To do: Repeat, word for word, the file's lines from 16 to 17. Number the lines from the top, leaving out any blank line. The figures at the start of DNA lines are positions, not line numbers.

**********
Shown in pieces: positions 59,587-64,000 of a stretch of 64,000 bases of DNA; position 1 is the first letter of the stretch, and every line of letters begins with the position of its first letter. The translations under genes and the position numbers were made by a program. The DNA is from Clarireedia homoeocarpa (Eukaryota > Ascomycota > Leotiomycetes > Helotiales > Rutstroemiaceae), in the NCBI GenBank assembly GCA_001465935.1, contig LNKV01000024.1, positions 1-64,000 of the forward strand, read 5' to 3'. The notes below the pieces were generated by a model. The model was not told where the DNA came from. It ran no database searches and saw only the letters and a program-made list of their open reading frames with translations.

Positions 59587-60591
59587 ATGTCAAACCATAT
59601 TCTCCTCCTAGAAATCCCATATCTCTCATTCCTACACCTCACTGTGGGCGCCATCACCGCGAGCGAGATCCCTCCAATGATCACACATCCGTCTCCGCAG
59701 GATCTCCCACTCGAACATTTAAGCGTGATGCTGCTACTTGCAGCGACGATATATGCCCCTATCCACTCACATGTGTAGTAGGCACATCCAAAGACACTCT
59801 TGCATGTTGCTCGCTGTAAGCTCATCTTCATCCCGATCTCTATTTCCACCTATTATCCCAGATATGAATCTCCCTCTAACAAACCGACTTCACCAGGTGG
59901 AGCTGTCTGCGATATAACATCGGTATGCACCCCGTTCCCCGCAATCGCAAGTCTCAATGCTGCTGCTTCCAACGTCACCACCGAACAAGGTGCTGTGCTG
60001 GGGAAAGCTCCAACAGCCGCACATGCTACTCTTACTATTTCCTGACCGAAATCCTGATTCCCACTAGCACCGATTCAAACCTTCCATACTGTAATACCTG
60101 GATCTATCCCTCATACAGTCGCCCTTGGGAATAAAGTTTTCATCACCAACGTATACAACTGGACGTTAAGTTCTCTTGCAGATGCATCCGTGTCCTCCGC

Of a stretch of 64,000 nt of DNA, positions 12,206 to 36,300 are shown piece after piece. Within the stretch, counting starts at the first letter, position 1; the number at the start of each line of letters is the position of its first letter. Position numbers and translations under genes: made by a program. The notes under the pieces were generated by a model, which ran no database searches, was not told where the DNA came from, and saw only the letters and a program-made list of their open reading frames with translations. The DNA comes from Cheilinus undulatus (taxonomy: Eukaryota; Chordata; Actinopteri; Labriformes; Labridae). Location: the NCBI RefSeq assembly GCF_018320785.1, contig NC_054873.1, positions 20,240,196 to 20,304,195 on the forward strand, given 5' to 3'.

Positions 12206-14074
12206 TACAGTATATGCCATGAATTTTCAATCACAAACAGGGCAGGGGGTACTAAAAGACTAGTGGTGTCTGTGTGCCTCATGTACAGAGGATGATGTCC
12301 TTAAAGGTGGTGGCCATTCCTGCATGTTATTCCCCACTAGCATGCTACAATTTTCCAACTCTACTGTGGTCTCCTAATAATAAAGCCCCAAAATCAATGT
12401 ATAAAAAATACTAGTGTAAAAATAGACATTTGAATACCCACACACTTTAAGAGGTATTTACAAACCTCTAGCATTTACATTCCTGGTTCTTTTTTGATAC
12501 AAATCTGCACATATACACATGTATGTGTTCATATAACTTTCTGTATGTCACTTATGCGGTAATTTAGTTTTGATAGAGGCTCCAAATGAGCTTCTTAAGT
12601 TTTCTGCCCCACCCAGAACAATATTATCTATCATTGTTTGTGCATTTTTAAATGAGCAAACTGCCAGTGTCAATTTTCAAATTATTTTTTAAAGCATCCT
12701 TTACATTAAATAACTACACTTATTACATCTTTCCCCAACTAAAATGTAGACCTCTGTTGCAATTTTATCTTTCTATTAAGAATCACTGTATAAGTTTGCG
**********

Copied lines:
12601 TTTCTGCCCCACCCAGAACAATATTATCTATCATTGTTTGTGCATTTTTAAATGAGCAAACTGCCAGTGTCAATTTTCAAATTATTTTTTAAAGCATCCT
12701 TTACATTAAATAACTACACTTATTACATCTTTCCCCAACTAAAATGTAGACCTCTGTTGCAATTTTATCTTTCTATTAAGAATCACTGTATAAGTTTGCG